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SUBREPTION, French law. By this word is understood the fraud committed to obtain a pardon, title, or grant, by alleging facts contrary to truth.

A Law Dictionary, Adapted to the Constitution and Laws of the United States. By John Bouvier. Published 1856.
References in periodicals archive ?
Concealment, what Derrida calls "effacement" and what Kant calls "subreption," is the means through which the sublime can be co-opted and deployed repressively.
For Kant, this substitution is the violence of "subreption," tantamount to a suppression or concealment of the truth in the interest of a dispensation: ...
Through the fallacy of subreption, the sublime covers up the agency of subject, as what happens "in the mind" or is the product of the imagination is misconceived as occurring in or as a property of an object in the external sensuous world.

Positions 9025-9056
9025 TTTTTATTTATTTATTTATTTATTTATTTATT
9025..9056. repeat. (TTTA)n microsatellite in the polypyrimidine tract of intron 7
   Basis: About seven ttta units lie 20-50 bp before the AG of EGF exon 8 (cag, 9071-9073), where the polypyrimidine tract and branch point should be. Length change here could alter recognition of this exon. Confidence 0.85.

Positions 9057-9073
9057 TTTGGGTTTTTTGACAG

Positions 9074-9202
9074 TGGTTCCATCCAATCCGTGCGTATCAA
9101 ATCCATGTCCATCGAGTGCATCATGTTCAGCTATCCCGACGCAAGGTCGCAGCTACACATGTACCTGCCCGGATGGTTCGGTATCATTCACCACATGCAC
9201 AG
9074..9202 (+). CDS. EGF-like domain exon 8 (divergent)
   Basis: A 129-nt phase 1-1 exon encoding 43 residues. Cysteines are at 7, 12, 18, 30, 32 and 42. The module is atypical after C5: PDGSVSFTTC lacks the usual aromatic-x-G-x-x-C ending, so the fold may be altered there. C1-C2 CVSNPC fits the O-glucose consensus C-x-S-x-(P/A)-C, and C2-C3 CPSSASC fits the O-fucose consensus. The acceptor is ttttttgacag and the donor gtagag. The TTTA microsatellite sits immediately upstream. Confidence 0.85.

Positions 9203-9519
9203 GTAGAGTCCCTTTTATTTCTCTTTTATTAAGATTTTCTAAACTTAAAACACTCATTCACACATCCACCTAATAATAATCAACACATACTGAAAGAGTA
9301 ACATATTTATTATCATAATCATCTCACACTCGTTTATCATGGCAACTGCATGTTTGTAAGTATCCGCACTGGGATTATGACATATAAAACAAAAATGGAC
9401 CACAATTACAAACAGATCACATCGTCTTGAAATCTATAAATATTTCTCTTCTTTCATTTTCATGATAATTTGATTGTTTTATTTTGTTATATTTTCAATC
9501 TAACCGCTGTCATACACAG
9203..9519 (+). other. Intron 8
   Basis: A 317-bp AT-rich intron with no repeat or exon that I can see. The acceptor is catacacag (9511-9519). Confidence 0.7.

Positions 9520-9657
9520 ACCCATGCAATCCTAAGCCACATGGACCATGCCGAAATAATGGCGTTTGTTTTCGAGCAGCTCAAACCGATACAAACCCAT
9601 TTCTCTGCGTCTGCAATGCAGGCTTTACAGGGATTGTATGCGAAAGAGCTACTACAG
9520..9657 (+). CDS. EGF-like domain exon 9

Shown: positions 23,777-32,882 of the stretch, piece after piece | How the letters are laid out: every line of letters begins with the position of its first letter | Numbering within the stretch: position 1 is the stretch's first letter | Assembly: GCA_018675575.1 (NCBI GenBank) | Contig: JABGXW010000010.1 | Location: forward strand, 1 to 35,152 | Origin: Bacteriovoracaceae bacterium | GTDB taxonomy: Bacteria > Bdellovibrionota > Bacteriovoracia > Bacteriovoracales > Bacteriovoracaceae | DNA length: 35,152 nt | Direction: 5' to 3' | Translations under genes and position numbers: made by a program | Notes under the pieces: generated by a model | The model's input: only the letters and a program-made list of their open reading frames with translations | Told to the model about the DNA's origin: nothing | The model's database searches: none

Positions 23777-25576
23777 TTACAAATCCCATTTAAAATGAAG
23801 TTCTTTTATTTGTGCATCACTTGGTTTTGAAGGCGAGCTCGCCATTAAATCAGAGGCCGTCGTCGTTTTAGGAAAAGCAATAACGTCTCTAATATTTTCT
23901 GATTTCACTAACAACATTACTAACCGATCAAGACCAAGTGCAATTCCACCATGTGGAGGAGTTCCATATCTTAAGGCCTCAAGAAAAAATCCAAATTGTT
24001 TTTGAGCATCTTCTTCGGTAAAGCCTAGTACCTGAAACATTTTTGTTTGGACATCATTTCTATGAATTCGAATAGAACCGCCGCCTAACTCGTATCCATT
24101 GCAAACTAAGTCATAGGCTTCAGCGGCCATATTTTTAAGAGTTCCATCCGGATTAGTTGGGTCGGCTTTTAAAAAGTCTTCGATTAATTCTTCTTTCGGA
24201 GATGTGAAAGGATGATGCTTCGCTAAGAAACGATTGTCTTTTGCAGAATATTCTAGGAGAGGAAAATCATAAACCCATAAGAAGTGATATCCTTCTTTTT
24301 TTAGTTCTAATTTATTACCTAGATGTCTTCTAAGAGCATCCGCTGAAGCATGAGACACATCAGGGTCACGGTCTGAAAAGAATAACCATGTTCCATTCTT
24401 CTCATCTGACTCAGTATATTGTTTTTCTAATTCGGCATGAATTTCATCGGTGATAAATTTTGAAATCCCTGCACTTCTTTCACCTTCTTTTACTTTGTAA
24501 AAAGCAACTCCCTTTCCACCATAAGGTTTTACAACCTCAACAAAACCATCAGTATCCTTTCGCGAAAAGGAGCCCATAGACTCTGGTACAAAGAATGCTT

But with a depth that is yet to be recognized, the structure of subreption informs "Mont Blanc" from its opening stanza forward.
Il est intrinseque a l'espace de subreption (de l'esprit au langage, du langage a l'esprit) qu'il y a a raisonner en termes d'intentionnalite.
(19) Difficult to see, but nonetheless present, is Halberstam's monstrous subreption of sex.
C'est primairement, je pense, que, contrairement a ce qu'on croit souvent, celle-ci represente essentiellement un modele linguistique, modele linguistique que, en le generalisant aux mesures de la conscience et de ses differentes activites, on applique a ce qui n'est pas linguistique, non sans quelques subreptions de principe.
(This argument is the more persuasive since the longer one studies the first Critique the more "subreptions" of transcendental into transcendent notions one discovers--though Sherover implies that Kant was aware of these transgressions.) (4) "Time and Ethics: How is Morality Possible" continues the argument of (3): "Moral reason is fundamental just because of our temporal nature" (p.